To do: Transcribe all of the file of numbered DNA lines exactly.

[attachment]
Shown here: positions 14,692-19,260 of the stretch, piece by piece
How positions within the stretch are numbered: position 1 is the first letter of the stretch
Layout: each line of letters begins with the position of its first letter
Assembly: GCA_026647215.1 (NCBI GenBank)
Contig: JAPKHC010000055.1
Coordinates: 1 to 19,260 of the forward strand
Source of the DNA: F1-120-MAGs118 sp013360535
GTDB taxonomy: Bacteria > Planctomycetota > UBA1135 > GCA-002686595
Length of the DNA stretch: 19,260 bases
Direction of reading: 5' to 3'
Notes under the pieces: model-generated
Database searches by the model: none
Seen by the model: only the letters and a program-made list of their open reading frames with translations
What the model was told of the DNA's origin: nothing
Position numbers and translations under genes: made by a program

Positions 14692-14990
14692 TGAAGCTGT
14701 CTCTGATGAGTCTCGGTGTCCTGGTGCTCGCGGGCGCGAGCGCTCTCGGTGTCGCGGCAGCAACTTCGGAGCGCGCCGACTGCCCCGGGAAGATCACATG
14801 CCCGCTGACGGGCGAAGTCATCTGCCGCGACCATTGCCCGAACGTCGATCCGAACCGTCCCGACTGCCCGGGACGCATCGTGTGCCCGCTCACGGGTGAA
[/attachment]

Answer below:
Shown here: positions 14,692-19,260 of the stretch, piece by piece
How positions within the stretch are numbered: position 1 is the first letter of the stretch
Layout: each line of letters begins with the position of its first letter
Assembly: GCA_026647215.1 (NCBI GenBank)
Contig: JAPKHC010000055.1
Coordinates: 1 to 19,260 of the forward strand
Source of the DNA: F1-120-MAGs118 sp013360535
GTDB taxonomy: Bacteria > Planctomycetota > UBA1135 > GCA-002686595
Length of the DNA stretch: 19,260 bases
Direction of reading: 5' to 3'
Notes under the pieces: model-generated
Database searches by the model: none
Seen by the model: only the letters and a program-made list of their open reading frames with translations
What the model was told of the DNA's origin: nothing
Position numbers and translations under genes: made by a program

Positions 14692-14990
14692 TGAAGCTGT
14701 CTCTGATGAGTCTCGGTGTCCTGGTGCTCGCGGGCGCGAGCGCTCTCGGTGTCGCGGCAGCAACTTCGGAGCGCGCCGACTGCCCCGGGAAGATCACATG
14801 CCCGCTGACGGGCGAAGTCATCTGCCGCGACCATTGCCCGAACGTCGATCCGAACCGTCCCGACTGCCCGGGACGCATCGTGTGCCCGCTCACGGGTGAA